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Sincerity is not the same thing as accuracy.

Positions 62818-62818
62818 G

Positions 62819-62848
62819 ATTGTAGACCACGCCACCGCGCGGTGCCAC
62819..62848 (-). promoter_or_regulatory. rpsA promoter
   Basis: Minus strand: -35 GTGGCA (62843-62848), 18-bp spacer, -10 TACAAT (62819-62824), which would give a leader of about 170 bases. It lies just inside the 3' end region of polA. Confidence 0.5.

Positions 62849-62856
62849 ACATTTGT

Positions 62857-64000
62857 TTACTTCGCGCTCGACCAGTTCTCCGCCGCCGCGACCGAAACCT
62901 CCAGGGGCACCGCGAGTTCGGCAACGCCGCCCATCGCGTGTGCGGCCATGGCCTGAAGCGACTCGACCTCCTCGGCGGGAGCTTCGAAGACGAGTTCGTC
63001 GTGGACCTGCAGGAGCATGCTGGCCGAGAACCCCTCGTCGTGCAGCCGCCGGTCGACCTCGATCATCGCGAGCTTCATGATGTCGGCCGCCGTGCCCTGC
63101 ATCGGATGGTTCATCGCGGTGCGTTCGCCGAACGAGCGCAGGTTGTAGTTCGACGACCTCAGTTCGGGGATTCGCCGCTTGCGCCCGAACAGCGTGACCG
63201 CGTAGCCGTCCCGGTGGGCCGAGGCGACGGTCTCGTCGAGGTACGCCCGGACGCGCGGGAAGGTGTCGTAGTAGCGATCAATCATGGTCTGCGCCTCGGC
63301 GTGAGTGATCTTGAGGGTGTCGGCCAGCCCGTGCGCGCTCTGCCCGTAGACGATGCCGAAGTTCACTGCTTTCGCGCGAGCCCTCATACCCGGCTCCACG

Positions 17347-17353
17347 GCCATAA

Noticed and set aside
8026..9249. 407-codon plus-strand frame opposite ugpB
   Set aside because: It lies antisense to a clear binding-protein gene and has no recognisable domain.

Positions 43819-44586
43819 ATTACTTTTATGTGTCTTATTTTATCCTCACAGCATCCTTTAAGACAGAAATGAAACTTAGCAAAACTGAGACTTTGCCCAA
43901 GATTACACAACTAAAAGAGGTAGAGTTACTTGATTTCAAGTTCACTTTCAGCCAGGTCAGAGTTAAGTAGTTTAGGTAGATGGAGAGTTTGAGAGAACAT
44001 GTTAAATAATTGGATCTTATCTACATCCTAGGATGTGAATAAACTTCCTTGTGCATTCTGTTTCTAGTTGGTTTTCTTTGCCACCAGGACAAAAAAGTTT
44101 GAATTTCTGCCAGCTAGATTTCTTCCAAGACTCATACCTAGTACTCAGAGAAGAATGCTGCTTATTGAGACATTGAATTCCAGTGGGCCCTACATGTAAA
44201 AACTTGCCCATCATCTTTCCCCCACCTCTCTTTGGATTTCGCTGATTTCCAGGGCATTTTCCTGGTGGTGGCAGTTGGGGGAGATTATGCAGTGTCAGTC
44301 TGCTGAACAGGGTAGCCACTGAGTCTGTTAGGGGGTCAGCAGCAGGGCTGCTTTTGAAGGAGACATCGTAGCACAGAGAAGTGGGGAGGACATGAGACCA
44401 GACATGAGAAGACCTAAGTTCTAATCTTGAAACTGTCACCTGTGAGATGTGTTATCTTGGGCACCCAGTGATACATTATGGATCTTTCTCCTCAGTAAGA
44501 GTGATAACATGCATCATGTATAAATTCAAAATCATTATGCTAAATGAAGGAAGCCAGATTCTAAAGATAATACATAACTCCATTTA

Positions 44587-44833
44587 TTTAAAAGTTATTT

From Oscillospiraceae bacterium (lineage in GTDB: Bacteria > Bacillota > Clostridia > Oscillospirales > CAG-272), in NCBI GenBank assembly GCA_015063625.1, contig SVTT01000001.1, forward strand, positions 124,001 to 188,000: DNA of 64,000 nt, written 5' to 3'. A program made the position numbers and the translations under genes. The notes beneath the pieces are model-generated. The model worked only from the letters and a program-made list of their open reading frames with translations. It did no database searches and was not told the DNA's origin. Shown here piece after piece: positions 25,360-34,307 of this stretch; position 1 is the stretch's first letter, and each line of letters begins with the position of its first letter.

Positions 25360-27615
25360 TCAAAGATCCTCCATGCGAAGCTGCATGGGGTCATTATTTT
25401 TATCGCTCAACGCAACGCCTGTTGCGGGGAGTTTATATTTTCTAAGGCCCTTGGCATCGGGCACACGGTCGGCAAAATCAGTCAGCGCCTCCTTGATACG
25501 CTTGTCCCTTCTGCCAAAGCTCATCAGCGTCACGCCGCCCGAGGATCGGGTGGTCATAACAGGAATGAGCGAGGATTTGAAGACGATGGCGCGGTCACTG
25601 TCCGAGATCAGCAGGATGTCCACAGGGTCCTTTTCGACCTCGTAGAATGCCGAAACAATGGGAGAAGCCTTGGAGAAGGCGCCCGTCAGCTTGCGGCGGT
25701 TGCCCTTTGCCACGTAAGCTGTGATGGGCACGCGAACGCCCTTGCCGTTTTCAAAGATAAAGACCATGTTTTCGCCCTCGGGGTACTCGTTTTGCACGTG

A common phrase heard in graduate seminars and conferences is the call to “take seriously” a historical figure, organization, or idea. Sometimes this mission is declared in the context of struggling over what constitutes the proper subject matter of historians’ attention, such as in debates about whether figures of pop culture should be analyzed as major carriers of the ideological formations central to the work of intellectual historians, or not. Other times, however, this phrase is invoked as a defensive posture to justify a closer examination of phenomenon that is regarded as unethical and, often, already well understood. It is Read more